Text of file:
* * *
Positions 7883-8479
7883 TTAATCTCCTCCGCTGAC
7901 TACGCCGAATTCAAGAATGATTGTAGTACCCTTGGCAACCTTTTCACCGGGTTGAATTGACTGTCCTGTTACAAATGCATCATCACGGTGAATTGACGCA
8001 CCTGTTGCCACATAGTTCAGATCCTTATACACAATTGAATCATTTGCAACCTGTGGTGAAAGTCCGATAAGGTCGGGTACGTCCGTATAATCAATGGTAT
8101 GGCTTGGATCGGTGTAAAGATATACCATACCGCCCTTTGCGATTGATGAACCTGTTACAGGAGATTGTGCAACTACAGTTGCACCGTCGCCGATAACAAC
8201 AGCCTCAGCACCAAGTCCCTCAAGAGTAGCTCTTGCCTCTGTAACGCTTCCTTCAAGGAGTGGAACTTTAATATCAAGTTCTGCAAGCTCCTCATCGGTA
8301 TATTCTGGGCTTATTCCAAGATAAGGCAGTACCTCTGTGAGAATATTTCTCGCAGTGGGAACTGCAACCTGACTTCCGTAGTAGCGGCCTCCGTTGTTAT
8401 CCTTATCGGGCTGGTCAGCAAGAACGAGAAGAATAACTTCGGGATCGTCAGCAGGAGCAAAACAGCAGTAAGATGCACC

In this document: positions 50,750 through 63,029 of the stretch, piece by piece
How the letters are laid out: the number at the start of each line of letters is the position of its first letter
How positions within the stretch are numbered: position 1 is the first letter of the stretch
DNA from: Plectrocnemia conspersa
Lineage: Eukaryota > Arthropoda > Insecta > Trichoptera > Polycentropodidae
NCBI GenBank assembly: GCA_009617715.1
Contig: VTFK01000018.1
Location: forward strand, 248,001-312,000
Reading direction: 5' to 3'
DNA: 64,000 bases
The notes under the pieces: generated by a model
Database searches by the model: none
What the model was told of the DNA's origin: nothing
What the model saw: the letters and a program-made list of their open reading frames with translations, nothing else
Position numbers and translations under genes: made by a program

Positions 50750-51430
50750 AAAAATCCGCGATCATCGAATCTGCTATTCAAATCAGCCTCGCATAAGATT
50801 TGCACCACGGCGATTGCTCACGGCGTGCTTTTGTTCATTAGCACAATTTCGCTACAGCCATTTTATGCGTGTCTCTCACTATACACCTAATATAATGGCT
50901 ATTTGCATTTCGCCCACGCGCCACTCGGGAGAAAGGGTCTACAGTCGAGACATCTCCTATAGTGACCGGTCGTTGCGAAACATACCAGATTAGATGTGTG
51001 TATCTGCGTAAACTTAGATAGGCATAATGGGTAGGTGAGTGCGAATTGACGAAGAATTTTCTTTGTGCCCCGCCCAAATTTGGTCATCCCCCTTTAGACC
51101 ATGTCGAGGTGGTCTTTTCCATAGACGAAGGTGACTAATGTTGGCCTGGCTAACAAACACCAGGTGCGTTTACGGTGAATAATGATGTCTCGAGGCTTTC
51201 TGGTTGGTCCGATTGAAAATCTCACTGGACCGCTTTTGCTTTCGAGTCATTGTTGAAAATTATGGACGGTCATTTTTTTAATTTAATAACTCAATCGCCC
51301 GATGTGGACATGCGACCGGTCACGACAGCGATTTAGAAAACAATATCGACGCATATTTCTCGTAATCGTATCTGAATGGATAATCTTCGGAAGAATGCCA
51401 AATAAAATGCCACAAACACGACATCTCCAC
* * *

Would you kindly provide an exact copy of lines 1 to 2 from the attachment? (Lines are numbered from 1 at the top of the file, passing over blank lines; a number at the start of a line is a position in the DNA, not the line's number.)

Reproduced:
Positions 7883-8479
7883 TTAATCTCCTCCGCTGAC